The fastest solution for transferring files from anywhere in the world is by using an online FTP client. Using such clients, you can transfer images or files from a digital camera or memory stick to a remote server from any computer. Here at MakeUseOf, we’ve covered a number of the best desktop FTP clients like FileZilla, which Mark reviewed and various other FTP clients for Windows or Mac.
When you’re on the go, desktop FTP clients just won’t do. You’ve got pics on the memory stick that you’ve got to upload to your website, and you need to do it now. So pull into a library or Internet cafe, fire up the web, and browse through this list of the five best web-based FTP clients.
The Top 6 Web Based FTP Clients
JavaFTP is actually a java-based FTP client that I stumbled across when I first signed up for a web hosting plan at Webmasters.com. Over time, I’ve found that Webmasters isn’t the best hosting company in the world, but they did create this awesome web-based FTP client.
The reason it deserves the top rank for online FTP clients is because of the side-by-side window pane setup. I’ve noticed most Internet FTP tools use a very non-intuitive single-pane interface. However, the two-pane web-based clients have the look and feel of the best desktop clients. Transferring files is as simple as selecting the file in the left pane, and then clicking the “upload” button.
Since side-by-side clients represent the best of the FTP breed of web-based clients, then it makes sense that the AnyClient FTP tool comes in a very close second. With AnyClient, you select the file in one pane and click the arrows to transfer to the other pane.
The only reason I placed this one behind JavaFTP is because the control interface is a bit scattered throughout the tool, so it takes a little bit of searching around to figure out exactly what you want to do and how to do it.
The next few apps one the list are single-pane FTP clients, but they make the top 5 list because they offer additional functionality and are well-programmed. If I was hard pressed and ended up on a computer without the ability to run Java apps, I would resort to using one of the following clients.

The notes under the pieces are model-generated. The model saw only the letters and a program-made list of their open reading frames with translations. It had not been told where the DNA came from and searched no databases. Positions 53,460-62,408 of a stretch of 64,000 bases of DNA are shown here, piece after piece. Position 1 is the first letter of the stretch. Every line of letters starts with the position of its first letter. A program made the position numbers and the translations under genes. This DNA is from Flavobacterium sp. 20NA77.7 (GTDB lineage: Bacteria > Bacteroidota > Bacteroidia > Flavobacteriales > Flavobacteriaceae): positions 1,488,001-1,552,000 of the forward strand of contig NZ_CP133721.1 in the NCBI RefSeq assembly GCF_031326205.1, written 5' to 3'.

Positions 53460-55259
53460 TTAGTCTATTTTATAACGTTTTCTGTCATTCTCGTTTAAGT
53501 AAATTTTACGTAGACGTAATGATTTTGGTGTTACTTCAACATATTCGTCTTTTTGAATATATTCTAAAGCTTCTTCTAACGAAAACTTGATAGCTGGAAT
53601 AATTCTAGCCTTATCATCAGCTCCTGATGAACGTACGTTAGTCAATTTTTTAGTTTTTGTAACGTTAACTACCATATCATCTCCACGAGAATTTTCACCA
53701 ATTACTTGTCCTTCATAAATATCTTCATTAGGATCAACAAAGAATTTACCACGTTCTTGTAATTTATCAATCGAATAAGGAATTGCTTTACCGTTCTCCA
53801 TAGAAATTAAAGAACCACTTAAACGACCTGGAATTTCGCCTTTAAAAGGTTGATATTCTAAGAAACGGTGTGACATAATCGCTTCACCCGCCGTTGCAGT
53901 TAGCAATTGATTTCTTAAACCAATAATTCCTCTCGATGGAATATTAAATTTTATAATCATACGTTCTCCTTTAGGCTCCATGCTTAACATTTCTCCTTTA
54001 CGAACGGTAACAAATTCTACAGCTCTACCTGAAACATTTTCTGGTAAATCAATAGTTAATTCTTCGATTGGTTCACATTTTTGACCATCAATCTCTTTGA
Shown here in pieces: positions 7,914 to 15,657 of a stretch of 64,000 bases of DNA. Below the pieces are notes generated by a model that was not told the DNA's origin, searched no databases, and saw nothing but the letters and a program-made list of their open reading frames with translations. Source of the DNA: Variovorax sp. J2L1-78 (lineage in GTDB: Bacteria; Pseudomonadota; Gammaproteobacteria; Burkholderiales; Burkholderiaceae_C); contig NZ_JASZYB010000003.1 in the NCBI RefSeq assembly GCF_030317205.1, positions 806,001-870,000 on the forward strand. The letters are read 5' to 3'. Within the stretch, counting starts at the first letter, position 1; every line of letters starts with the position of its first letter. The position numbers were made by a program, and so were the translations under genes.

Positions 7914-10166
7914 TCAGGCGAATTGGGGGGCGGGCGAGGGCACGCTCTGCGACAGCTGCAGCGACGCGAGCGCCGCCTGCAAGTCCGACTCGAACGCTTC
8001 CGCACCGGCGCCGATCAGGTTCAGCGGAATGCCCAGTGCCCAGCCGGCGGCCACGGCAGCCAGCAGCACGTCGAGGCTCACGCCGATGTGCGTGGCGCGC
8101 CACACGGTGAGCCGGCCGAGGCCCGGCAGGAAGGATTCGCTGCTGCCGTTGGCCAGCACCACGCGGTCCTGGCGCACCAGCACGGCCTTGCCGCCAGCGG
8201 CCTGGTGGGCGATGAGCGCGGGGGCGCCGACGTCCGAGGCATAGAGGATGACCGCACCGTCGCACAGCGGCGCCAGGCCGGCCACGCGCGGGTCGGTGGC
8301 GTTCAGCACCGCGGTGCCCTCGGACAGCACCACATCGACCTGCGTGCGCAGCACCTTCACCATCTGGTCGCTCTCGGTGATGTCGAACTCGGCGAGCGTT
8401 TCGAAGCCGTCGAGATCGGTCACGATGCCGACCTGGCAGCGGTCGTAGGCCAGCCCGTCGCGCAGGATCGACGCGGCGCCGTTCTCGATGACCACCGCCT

When I first visited Net2FTP, I really didn’t think I’d like it. The main page has the look of a very cheaply made website. However, once you log in and get into the tool, it’s actually well designed and very functional. Aside from the typical uploading and downloading functionality, you can also edit the files online by clicking “Edit” under the actions menu. This is a very useful feature because you can edit webpages on the fly without the need to download and then re-upload after edits – very cool!
Next up is FTPLive, for the same reason Net2FTP made the list, because you get the added functionality of editing the files by clicking the edit icon under the “Operations” field.
I don’t like the layout of this tool as much as others, or the fact that you have to scroll down to the bottom of the window to access the upload or download functions.
With that said, the tool works well and offers everything you need in a web-based FTP client, and then some.
The next online FTP tool that made the list is Smooth FTP. I actually like the look and feel of this tool. You can’t edit files on the fly, but you can change permissions and rename, and all of the functions like directory modifications or file transfers are all handled by clicking on the menu options at the top of the tool.
Smooth FTP is easy, convenient, and it’ll get the job done fast.
Web to FTP
The final tool that I’d like to mention is called Web to FTP. When I first saw the login page for this tool, I was sure it would make the top of the list because it looked like one of the other high-quality Java tools I’ve mentioned. Unfortunately, once you log in it looks like the rest of the single-window FTP tools.
It is laid out a bit odd, and the functionality is a bit lacking, but if you just need to quickly upload a file and you need a quick online tool to do so, Web to FTP is ready to serve.
What FTP tools do you use when you’re not at home and you need to upload files to your website? Do you have any of your own favorite online FTP clients? Do you have a favorite from this list? Offer your take in the comments section below.
Image Credit: T. Al Nakib
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